There were other girls like me on the base, two or three pregnant at the same time as me.
I was born in North Shields and went into the WAAF’s at 17½ and was stationed at Station HQ, Durham. It was all Canadians and Americans on the base, not many English; they were lovely people. I thoroughly enjoyed myself; I wish I was back there.
I got in tow with a Canadian sergeant air gunner; three or four months later I found I was pregnant. He went out on night operations. It was a bomber station, and he never came back. His plane was shot down and he was presumed dead. I didn’t know then that I was pregnant, but I knew for a fact he would have stood by me; he was a lovely fellow.
There were other girls like me on the base, there were two or three pregnant at the same time as me. The Services treated us well. I could have got help from them, but I thought with having a mother, for all she hadn’t kept me when I was young, I thought maybe she would rally round a bit, but my sister stopped her; she was proper toffee-nosed. She had been married ten years and found she could not have a baby, she had a misplaced womb. When I knew that, I thought she might have taken my baby for me. I got in touch with her, but she refused point blank. She said she had told my mother to have nothing to do with it at all. I had already spoken to the WAAF officer before this and told them I did not need any help. I had to go on my own then.
It was hard, but I got through it anyhow. I was about six months pregnant and went home thinking my mother would change her mind. I found lodgings, a bedsit in Newcastle. I took poorly and they referred me to a social worker who got me into Preston Hospital when I was about 7 months pregnant. I spent two months on the ward before I had the baby. I was in labour a long time, about 2-3 weeks. The baby was only 5lb 5 oz when she was born; that was Jean. They kept me on the ward for three months afterwards. I used to knit for the sister and things like that, you know.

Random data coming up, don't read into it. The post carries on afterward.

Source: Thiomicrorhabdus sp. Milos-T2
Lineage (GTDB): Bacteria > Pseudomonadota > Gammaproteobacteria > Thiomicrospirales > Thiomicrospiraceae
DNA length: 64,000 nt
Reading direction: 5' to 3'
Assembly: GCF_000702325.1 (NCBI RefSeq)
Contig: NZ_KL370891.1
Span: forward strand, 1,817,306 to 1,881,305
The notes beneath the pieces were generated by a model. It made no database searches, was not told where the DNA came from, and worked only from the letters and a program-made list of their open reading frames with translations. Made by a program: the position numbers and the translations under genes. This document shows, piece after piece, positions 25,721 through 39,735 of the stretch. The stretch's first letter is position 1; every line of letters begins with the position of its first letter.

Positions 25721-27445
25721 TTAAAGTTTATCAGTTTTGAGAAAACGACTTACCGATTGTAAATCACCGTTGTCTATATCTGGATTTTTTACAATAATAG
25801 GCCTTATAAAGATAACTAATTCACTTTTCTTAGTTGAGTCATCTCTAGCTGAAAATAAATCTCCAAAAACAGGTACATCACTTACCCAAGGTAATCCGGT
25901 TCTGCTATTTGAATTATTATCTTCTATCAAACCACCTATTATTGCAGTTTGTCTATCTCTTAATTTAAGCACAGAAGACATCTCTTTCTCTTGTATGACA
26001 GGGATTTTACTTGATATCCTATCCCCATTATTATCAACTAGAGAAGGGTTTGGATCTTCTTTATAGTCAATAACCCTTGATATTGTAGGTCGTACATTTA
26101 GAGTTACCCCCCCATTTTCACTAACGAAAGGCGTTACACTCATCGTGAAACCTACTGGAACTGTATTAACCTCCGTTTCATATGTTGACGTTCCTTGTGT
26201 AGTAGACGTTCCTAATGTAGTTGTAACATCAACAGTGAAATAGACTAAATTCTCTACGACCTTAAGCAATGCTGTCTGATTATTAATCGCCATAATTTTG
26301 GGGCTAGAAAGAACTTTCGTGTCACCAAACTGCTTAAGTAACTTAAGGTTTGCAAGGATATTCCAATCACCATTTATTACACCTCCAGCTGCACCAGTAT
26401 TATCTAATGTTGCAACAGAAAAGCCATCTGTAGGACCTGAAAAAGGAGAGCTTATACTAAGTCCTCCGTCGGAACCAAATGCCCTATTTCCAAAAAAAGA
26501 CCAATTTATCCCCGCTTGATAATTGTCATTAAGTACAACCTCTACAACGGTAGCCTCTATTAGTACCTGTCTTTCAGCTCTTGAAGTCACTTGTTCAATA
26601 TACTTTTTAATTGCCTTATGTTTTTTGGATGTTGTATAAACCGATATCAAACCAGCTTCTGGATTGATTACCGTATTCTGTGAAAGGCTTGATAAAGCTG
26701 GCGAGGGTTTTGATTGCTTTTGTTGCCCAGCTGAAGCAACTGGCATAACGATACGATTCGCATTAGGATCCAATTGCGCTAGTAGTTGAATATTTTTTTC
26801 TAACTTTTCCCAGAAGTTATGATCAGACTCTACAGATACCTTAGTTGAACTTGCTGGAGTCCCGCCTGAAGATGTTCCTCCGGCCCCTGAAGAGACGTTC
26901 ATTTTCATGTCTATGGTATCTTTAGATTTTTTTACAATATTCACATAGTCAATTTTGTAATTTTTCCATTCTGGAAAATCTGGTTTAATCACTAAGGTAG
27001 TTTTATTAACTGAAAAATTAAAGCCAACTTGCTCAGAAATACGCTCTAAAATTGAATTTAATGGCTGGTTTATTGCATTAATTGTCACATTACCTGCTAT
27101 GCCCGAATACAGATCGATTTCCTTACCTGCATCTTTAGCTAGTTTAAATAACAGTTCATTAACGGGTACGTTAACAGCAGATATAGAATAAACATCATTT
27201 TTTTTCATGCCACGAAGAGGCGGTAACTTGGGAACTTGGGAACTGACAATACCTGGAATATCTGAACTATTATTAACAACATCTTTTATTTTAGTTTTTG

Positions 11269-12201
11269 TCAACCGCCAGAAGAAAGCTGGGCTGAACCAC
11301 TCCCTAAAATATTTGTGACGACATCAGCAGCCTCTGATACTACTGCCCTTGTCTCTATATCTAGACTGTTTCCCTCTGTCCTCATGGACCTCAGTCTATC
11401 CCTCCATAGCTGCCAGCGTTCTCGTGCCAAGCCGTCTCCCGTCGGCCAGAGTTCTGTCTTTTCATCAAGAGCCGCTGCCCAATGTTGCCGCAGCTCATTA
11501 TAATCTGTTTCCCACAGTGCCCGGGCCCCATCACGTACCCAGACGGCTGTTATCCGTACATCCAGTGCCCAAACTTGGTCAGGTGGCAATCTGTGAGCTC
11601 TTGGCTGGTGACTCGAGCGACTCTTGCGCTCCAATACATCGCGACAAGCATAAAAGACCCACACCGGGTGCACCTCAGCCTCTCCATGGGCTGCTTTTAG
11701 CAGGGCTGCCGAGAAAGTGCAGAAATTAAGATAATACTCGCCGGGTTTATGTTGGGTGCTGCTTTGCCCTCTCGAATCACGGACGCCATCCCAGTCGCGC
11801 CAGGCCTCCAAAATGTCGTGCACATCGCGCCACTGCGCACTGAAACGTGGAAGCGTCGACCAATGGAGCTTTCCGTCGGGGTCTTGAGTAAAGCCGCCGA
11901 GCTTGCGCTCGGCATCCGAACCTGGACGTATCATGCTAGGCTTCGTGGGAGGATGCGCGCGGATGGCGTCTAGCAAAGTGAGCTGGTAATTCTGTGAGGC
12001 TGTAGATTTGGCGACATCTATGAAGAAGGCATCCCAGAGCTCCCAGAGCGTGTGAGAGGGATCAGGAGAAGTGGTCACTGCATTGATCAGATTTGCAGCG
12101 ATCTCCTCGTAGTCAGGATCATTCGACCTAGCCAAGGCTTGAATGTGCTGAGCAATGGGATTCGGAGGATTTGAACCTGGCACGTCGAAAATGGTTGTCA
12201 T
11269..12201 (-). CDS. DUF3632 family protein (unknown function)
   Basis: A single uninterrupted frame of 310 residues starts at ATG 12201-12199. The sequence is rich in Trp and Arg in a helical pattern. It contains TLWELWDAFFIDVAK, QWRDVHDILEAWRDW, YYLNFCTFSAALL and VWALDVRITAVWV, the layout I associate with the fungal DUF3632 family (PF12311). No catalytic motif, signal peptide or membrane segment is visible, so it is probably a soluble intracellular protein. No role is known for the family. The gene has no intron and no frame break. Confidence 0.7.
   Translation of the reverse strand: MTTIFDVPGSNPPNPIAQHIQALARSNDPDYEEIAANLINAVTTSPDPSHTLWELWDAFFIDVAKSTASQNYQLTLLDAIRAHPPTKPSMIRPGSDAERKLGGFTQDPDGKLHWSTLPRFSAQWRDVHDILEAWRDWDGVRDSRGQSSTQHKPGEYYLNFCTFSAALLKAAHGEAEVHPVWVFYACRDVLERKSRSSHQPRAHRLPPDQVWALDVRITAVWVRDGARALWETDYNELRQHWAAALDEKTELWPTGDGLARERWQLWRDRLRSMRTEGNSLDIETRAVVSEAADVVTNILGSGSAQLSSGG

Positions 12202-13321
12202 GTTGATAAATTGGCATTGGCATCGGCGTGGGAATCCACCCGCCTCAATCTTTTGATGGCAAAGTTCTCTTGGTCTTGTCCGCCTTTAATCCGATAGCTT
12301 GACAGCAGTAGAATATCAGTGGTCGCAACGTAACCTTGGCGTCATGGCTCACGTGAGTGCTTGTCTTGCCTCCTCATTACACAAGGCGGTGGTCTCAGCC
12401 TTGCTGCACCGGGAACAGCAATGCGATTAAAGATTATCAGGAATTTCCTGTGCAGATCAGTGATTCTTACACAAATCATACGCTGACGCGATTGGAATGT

One day I was transferred to the workhouse. I was there six and a half months, and was told I could not keep the baby. She was sent to a place in Morpeth.
I saw a job in the paper for a housekeeper. I asked permission to take the job and informed the social services. They brought the bairn to me. She was I remember, as plain as anything; she wore a little blue two piece suit, she was really lovely. We had been apart about seven months.
I got a job as housekeeper in Marine Avenue, North Shields. It did not last long but I’d got my baby back.
Then I met my husband. Within three days we were married. We met on the Wednesday and were married in St. George’s Cullercoats on the Saturday. I met him in the Red Lion in North Shields. He was in the army. My idea was to get a name for the baby. In those days you had to be 25 before you could adopt a child; we were only 21.
Not long after I had to go into Preston Hospital to have my appendix and an ovary taken out. My mother took Jean then, after all that bother of not wanting us before. My mother kept Jean until Jean fell pregnant and then she sent her back to me.